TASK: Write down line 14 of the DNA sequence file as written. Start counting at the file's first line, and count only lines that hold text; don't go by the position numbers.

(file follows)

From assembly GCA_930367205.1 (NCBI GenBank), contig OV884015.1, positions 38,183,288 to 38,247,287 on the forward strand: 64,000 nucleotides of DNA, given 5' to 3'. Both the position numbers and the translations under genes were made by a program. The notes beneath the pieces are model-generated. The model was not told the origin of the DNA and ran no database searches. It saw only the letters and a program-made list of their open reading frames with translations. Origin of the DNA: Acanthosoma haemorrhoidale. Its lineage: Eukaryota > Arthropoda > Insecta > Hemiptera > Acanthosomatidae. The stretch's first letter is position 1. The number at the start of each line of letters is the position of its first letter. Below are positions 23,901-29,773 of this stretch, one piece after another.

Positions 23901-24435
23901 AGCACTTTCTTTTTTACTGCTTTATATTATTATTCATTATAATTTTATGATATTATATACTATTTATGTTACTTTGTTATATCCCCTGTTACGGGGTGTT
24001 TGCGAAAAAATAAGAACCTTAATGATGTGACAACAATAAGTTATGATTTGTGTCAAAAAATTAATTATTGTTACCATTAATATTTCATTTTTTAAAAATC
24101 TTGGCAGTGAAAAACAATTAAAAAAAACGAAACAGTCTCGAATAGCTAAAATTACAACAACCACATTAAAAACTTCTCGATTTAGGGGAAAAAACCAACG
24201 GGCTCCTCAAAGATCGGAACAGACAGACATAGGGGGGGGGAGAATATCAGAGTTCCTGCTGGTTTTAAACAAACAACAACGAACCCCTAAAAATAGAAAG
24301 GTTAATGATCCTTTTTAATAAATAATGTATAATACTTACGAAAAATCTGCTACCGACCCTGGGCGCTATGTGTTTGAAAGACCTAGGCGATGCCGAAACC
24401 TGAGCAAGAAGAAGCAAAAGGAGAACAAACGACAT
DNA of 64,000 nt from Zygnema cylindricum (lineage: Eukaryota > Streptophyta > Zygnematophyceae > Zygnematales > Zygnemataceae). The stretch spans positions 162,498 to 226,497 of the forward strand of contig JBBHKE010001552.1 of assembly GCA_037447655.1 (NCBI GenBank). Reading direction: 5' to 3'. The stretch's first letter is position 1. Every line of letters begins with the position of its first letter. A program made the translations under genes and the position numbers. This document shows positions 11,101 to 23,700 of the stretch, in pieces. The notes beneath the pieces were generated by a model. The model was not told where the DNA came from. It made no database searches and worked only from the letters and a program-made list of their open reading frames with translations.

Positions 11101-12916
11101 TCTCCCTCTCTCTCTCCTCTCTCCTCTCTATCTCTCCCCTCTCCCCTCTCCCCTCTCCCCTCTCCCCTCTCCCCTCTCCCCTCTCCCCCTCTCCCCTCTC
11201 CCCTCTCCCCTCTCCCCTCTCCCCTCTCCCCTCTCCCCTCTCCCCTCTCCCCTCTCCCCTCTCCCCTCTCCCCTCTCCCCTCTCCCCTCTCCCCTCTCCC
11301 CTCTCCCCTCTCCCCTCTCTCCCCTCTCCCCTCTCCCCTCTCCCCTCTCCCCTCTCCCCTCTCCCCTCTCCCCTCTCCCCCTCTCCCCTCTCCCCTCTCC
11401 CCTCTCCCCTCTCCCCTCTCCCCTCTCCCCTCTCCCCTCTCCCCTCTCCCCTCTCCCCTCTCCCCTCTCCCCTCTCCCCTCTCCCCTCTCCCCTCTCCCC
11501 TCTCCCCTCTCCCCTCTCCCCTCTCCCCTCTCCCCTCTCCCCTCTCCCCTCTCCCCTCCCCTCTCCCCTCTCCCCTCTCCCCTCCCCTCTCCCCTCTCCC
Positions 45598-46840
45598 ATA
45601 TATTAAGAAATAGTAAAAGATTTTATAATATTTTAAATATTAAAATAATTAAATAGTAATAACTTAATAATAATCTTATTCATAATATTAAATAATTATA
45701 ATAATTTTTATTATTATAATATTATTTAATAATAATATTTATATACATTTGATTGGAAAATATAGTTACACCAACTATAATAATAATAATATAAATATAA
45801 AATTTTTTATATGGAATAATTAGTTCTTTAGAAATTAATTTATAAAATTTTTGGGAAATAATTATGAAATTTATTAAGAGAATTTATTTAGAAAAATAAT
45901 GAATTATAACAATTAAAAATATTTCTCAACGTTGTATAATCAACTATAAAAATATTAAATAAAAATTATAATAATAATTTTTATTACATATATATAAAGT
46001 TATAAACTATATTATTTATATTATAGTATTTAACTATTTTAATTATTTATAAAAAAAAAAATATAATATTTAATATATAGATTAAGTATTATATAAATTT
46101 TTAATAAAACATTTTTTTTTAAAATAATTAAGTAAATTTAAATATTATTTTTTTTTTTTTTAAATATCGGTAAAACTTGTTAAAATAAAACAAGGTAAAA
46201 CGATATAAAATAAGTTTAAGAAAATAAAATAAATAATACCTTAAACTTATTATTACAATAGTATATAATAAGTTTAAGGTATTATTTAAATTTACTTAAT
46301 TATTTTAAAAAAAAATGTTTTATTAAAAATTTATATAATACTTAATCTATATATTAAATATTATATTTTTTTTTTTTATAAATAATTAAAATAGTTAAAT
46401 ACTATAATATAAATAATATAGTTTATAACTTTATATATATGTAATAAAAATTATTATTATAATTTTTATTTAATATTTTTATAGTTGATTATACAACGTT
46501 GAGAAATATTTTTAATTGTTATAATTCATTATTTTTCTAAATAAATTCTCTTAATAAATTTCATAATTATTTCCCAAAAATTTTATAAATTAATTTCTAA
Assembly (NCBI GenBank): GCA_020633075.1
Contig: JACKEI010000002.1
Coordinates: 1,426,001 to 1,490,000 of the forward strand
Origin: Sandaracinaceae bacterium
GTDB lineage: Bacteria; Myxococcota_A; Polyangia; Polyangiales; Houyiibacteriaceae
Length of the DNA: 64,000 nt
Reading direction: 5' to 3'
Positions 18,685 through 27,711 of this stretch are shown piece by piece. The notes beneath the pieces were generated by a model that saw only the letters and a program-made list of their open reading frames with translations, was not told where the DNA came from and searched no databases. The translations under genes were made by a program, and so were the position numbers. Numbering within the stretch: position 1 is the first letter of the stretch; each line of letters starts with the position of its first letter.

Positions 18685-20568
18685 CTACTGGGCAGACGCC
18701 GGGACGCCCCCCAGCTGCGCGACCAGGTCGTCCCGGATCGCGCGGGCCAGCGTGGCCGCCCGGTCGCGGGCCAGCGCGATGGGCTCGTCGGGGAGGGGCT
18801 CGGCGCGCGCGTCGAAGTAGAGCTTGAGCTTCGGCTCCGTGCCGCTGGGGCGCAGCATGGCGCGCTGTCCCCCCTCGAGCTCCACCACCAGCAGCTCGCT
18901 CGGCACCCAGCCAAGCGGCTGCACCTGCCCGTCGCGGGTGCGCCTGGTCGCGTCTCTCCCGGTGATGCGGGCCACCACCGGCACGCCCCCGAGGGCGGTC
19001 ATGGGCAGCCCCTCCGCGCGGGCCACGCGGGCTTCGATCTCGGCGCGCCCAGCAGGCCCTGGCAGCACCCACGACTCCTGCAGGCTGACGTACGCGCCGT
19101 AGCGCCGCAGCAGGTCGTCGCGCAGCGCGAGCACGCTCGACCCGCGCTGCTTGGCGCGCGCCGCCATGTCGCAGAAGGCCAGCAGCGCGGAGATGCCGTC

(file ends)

11401 CCTCTCCCCTCTCCCCTCTCCCCTCTCCCCTCTCCCCTCTCCCCTCTCCCCTCTCCCCTCTCCCCTCTCCCCTCTCCCCTCTCCCCTCTCCCCTCTCCCC